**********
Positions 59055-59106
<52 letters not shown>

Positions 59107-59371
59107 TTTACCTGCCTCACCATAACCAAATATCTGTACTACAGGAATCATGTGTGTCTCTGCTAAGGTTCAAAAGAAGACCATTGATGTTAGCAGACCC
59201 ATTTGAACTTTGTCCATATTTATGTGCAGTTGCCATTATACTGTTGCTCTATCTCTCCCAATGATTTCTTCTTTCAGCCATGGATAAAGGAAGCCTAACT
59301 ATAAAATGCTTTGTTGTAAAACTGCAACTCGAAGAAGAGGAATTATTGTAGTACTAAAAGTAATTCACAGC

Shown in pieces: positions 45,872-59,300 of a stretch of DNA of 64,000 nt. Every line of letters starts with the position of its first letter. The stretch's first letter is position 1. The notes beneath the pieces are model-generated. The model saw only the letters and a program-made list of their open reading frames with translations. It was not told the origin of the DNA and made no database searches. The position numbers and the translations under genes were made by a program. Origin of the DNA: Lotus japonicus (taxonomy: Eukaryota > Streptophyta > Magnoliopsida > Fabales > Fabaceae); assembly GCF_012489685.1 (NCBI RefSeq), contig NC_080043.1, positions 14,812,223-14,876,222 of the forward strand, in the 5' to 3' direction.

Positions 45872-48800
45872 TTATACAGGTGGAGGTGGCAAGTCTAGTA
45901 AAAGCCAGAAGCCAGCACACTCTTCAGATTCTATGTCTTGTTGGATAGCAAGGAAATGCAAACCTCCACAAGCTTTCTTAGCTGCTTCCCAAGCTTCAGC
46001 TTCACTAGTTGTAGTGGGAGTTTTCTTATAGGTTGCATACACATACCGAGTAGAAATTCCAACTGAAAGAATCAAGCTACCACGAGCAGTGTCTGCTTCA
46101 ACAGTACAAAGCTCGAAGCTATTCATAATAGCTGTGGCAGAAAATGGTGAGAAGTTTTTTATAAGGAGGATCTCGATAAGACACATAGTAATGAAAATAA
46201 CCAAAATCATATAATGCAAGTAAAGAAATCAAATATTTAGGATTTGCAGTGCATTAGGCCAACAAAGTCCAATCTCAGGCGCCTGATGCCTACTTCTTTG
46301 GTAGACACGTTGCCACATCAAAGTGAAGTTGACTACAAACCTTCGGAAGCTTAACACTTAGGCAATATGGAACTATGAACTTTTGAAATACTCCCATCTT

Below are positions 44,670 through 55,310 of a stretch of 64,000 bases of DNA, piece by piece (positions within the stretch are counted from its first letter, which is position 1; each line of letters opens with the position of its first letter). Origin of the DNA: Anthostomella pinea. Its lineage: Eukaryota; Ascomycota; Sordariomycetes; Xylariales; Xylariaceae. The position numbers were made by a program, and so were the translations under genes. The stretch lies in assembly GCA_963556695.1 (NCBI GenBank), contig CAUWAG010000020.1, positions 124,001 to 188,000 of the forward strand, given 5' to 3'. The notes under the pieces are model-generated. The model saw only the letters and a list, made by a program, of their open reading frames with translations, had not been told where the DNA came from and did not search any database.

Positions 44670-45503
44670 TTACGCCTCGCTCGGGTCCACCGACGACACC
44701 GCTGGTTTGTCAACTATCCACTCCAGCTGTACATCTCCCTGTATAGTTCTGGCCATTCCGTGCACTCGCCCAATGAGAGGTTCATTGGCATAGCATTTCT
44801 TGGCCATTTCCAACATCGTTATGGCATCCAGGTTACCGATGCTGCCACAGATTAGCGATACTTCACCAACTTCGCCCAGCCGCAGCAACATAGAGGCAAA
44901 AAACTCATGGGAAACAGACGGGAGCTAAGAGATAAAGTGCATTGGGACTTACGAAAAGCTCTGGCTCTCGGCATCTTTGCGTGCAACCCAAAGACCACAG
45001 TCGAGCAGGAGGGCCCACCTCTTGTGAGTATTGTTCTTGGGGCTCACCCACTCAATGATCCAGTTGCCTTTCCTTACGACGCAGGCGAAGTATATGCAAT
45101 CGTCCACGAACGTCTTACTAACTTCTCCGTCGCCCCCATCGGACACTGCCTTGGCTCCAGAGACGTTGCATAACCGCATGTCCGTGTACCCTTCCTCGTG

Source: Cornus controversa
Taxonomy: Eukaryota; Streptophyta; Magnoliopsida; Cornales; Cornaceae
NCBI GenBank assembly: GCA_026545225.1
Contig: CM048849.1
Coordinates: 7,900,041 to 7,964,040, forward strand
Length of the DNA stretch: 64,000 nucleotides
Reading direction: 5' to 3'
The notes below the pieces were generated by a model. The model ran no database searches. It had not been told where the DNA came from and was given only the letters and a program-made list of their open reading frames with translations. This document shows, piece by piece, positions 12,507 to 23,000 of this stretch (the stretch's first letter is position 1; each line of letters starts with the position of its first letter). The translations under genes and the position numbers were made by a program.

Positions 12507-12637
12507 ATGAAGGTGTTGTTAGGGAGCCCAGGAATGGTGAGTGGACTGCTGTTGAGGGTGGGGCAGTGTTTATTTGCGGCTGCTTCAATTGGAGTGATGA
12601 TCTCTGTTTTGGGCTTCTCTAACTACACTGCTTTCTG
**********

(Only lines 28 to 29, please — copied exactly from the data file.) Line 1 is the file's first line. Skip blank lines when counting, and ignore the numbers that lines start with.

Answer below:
Length of the DNA stretch: 64,000 nucleotides
Reading direction: 5' to 3'